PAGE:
Synthetic Biology To Clean Wastewater
Nature has a remarkable ability to recycle. It can break apart complex organic materials into simpler compounds. Then nature will re-use those substances to build plants and animals.
Last week, Allonnia launched with $40 million in funding to engineer and commercialize microbes to eliminate pollutants in wastewater and soil.
"The waste problem is vast and growing, and impacts the health of our planet and everyone," said Nicole Richards who joined Allonnia as CEO after a stint at Dupont. "Luckily, nature already uses microbes to break down waste. Allonnia will be accelerating and scaling natural processes to develop new breakthroughs and increase the efficiency of waste remediation."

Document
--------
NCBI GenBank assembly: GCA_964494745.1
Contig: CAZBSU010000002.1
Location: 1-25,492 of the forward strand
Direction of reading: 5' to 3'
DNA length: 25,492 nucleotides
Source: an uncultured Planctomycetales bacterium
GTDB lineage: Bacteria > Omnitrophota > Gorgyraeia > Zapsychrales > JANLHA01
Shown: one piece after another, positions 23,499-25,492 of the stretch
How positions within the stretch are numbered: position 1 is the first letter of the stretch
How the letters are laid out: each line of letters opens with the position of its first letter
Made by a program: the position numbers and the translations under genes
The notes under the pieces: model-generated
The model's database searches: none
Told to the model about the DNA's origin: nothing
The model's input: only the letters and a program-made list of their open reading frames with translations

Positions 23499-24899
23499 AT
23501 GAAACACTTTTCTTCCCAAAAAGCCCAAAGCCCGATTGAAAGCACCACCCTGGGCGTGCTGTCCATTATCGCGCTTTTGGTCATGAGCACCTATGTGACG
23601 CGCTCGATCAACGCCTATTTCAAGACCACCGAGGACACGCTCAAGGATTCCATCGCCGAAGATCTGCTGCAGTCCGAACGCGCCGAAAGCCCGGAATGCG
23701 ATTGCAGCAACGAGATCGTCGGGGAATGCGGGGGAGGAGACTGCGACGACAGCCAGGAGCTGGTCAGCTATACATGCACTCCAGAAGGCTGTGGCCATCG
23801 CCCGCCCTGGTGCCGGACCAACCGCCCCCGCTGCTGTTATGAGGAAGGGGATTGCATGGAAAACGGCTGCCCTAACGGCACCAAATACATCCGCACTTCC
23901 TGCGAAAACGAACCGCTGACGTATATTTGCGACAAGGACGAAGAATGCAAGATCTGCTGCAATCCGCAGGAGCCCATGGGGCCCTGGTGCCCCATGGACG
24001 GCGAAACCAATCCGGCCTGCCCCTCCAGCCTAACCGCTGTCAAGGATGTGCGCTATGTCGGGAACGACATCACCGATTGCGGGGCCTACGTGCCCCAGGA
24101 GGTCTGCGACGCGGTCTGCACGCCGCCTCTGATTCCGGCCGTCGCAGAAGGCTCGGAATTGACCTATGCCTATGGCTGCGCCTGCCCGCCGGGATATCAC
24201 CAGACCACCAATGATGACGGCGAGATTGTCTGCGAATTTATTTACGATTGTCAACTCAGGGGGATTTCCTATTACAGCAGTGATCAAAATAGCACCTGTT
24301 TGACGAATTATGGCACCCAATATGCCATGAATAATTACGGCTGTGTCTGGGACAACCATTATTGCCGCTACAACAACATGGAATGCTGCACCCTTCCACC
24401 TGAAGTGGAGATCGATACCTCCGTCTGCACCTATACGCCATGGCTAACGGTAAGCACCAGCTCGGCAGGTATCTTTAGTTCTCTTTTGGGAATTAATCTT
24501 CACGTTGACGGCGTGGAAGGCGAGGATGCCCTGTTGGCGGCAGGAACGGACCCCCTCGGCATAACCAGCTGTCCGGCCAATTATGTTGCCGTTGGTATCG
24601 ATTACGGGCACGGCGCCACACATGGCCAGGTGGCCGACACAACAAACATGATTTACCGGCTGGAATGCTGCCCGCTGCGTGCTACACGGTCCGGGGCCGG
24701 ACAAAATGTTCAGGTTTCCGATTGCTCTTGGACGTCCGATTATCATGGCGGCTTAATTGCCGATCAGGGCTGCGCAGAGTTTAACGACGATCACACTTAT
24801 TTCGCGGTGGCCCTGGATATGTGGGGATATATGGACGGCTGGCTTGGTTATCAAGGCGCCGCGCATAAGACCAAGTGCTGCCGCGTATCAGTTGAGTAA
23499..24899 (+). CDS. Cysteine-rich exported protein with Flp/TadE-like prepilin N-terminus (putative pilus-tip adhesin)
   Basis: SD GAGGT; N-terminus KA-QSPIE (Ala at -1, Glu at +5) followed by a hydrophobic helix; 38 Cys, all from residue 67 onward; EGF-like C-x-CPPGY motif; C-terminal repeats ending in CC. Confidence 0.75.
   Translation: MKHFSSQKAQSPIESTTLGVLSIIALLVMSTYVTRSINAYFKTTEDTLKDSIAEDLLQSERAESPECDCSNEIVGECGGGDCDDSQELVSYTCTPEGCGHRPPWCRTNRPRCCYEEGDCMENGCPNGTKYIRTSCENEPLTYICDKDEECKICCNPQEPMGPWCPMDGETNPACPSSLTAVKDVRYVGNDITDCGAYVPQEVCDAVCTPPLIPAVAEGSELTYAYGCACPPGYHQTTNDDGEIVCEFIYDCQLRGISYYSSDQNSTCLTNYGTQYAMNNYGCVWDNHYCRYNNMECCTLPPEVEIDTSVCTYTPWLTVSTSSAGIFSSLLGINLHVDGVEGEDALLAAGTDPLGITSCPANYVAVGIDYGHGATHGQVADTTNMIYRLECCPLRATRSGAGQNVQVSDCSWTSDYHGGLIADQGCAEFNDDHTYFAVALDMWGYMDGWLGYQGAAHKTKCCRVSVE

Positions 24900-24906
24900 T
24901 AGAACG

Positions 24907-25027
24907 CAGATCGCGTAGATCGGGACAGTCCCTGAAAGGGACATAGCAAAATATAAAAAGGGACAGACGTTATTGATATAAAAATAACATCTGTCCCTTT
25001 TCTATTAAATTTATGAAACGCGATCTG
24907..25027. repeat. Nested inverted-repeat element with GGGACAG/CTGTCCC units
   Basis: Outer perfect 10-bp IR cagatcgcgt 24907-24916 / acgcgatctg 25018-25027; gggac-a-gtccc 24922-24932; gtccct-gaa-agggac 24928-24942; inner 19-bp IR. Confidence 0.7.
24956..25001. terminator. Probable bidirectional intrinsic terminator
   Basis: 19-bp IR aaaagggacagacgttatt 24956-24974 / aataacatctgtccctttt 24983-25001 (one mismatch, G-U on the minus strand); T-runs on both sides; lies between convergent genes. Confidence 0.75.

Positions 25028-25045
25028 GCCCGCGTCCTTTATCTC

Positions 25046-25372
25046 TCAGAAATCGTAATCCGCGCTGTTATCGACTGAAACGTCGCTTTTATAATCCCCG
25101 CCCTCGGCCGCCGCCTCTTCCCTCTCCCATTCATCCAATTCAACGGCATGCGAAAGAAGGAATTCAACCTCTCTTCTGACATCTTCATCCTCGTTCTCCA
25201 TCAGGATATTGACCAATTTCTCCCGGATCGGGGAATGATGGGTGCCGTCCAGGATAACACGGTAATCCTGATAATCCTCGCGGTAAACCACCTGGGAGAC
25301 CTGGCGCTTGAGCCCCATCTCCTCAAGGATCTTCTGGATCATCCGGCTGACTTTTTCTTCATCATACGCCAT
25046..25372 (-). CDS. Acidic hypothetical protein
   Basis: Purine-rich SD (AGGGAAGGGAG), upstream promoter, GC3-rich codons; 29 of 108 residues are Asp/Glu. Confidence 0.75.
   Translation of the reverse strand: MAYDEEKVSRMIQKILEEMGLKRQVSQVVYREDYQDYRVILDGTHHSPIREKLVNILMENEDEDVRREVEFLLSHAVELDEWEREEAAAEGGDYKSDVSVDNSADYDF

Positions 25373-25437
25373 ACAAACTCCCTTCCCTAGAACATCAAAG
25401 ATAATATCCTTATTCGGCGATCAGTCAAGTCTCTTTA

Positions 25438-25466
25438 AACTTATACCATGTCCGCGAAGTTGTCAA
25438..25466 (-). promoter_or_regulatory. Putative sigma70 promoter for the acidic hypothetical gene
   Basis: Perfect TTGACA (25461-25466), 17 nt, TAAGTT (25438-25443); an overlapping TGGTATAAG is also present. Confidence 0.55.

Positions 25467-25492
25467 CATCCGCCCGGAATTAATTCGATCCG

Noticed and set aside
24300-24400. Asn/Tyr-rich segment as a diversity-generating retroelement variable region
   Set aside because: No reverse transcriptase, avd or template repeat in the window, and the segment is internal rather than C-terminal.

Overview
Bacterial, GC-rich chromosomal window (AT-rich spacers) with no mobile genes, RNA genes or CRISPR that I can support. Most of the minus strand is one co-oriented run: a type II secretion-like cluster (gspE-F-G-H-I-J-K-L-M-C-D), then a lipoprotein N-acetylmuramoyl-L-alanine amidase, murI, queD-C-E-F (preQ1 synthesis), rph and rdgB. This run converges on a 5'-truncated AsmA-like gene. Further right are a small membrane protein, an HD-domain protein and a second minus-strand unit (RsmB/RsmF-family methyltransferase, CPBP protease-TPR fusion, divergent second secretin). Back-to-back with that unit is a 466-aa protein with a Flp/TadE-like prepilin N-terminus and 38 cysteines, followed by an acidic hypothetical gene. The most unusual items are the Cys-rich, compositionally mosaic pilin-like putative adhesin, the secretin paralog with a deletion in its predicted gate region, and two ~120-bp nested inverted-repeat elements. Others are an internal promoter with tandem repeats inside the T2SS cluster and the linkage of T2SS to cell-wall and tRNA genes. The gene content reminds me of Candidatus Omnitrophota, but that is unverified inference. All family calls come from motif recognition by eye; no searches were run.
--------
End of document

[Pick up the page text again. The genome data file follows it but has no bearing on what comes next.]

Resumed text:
Allonnia is the third company to launch out of the Ferment Consortium, Ginkgo Bioworks' $350 million investment vehicle leveraging biology to solve global challenges and transform established industries. Ferment Consortium companies Joyn Bio, Motif Foodworks, and now Allonnia will utilize Ginkgo's foundry for biological engineering, its iterative codebase model, and an extensive industry network of partners and investors.